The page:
The Couch Potato Problem
Can personality affect how physically active we choose to be?
Posted Oct 19, 2016
Being a couch potato can be more dangerous than you think.
Though the World Health Organization recommends a minimum of 150 minutes a week engaging in moderate-intensity aerobic exercise to stay healthy, far too many people spend most of their lives in a sitting position, both at work and at home. Whether we are sitting at home watching television, playing video games, listening to music, working on a computer, or sitting in a car, modern living often means spending most of our days expending as little energy as possible, even when we are working or studying.
The Sedentary Behaviour Research Network (SBRN) defines sedentary behaviour as "any waking activity characterized by an energy expenditure ≤ 1.5 metabolic equivalents and a sitting or reclining posture." In other words, any sitting or reclining activity. Even for people who may think of themselves as physically active and engaging in regular exercise, spending too much time in sedentary behaviour has been linked to a wide range of health problems such as obesity, depression, diabetes, cardiovascular disease, and overall mortality.
Recognizing the impact of sedentary behaviour on health, new programs are being introduced to encourage people of all ages to become more active. For example, the Canadian government has recently introduced the Canadian 24 hour movement Guidelines for Children and Youth. Along with recommending of moderate of vigorous activity each day, the guidelines also suggest restricting recreational screen time (television and computer use) to two hours a day and restricting prolonged sitting. Given the importance of sleep, the guidelines also recommend 9 to 11 hours of sleep each night for children aged five to thirteen years and eight to ten hour for children aged fourteen to seventeen.
But simply encouraging people to become more active may not be enough, especially since changing the lifelong habits that can lead to a less active lifestyle can be extremely difficult. Not only does leading less active lives become more appealing as we grow older, but advances in technology are slowly eliminating many of our motivations for being more active. Along with being able to watch television at home, we can also surf the Internet, enjoy movies and television on demand, communicate with family and friends, play video games, and even engage in work or studying from home without ever having to leave our comfortable recliners. For many people, staying active can be a losing battle.
To better understand what motivates people to become more active (or not), researchers have been taking a closer look at the role that personality traits may play. It's been long recognized that certain traits such as neuroticism may lead to less healthy lifestyle choices, including poor nutrition and smoking, while conscientiousness is usually associated with positive lifestyle choices. For other personality traits, including extraversion, openness, and agreeableness, the link with healthy living is harder to evaluate. For example, while people high in extraversion may be more physically active, they are also more likely to consume more alcohol as well.
A new meta-analysis published in the journal Health Psychology takes a comprehensive look at how personality is linked to sedentary behaviour. Written by a team of researchers at Australia's University of Wollongong and Australian Catholic University, the article examines 26 published studies from countries including Australia, Denmark, the United States, the United Kingdom, Germany, Italy, Turkey, and South Korea. The researchers also incorporated data from the English Longitudinal Study of Aging (ELSA) examining TV viewing and personality in older adults in the United Kingdom.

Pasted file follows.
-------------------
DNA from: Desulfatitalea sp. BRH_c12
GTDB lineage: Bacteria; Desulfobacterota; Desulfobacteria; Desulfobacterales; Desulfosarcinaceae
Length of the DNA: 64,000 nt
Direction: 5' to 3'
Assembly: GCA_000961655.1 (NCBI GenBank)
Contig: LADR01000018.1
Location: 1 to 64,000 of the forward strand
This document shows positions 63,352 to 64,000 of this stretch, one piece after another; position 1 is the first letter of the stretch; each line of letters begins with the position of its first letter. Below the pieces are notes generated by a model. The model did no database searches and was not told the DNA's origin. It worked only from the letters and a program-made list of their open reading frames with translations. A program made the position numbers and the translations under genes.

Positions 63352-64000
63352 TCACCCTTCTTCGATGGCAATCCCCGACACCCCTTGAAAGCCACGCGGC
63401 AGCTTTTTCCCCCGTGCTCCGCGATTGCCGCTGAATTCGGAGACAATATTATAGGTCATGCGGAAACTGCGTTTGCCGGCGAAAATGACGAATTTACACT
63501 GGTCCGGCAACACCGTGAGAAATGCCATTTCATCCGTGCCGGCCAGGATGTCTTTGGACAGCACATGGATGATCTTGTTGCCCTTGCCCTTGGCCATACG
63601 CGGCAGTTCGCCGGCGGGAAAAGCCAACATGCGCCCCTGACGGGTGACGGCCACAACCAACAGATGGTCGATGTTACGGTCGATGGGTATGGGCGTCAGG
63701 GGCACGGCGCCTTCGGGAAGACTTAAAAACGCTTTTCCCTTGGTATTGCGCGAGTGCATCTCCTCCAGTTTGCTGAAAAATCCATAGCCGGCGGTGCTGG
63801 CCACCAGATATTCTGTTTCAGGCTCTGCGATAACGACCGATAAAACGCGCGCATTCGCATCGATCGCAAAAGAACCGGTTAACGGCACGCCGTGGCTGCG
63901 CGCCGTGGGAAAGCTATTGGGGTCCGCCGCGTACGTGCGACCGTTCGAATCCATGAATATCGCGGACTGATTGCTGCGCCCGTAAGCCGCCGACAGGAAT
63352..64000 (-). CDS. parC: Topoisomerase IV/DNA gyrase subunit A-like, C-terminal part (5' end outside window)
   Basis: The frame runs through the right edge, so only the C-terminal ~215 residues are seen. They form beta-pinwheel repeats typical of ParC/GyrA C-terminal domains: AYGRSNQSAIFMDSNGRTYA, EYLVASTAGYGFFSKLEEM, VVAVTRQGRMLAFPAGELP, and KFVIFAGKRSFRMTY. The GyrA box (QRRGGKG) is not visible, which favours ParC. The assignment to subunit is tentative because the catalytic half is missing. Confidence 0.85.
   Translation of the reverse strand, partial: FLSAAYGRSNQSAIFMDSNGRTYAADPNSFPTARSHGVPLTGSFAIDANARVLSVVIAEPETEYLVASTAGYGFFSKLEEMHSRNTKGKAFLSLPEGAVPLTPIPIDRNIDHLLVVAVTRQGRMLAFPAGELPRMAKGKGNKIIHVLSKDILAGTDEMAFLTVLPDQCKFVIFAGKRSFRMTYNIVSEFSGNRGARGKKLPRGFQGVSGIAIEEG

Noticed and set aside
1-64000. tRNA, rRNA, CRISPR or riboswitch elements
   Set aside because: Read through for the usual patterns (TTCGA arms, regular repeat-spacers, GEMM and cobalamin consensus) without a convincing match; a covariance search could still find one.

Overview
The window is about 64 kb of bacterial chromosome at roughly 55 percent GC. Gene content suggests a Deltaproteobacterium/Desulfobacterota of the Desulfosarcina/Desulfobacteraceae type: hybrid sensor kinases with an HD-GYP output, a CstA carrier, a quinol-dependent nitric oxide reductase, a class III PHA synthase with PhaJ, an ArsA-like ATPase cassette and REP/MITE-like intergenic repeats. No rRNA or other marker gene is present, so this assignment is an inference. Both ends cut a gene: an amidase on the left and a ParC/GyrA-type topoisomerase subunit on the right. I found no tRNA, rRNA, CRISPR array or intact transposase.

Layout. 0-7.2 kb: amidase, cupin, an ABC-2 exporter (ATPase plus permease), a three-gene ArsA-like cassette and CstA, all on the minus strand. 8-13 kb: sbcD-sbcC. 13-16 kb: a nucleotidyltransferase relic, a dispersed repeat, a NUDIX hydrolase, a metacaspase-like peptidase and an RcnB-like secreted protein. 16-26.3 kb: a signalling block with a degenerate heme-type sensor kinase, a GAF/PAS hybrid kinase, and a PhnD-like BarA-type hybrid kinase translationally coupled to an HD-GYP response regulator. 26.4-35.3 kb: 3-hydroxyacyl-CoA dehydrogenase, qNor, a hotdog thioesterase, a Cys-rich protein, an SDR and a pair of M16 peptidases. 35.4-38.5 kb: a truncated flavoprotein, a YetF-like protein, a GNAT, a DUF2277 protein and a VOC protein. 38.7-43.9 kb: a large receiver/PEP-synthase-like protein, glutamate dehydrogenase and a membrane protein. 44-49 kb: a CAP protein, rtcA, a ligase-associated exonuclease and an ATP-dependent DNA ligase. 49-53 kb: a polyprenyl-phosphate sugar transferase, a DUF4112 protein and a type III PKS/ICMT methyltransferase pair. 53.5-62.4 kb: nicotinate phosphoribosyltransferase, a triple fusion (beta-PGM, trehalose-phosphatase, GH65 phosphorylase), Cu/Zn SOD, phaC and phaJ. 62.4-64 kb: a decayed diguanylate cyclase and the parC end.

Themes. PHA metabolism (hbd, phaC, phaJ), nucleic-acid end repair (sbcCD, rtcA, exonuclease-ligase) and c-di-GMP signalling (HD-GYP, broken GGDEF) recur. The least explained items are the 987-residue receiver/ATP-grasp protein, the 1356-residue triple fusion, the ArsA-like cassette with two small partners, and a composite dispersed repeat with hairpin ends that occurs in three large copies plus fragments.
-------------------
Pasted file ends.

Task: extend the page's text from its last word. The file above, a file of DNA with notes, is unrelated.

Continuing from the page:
As expected, sedentary behaviour correlated positively with neuroticism and negatively with conscientiousness. Other personality traits were not significant overall. On the other hand, there seemed to be a significant interaction between different personality traits and the type of sedentary behaviour participants preferred. For example, people high in extraversion spent more time engaging in social media but much less time playing computer games and computer screen time in general.
There also seemed to be significant differences in terms of age with openness being more important in reducing sedentary behavior in older participants while agreeableness seemed more important in reducing sedentary behavior in younger people. This negative link between agreeableness and sedentary behaviour was also more significant in female participants. Overall however, the size of the correlations obtained by researchers tended to be moderate at best.
So what does this tell us? While these results confirm that personality traits can affect the kind of lifestyle choices people make, the actual link, while significant, tends not to be that strong. People choose to live sedentary lifestyles for a variety of reasons and those reasons may change as we grow older. Even for those who are naturally outgoing and who enjoy being active, being actively involved in social media may mean spending a substantial amount of time sitting at a computer. Still, traits such as neuroticism and conscientiousness seem to have a strong influence on how physically active we may decide to be and can also help explain why breaking out of our old sedentary habits and becoming more active can be so difficult.
In practical terms, understanding how personality can influence lifestyle choices such as sedentary behaviour can be useful for health professionals trying to encourage patients to be more active. Helping to change neuroticism and other ingrained traits that might be undermining our health can be essential in living longer, more active lives.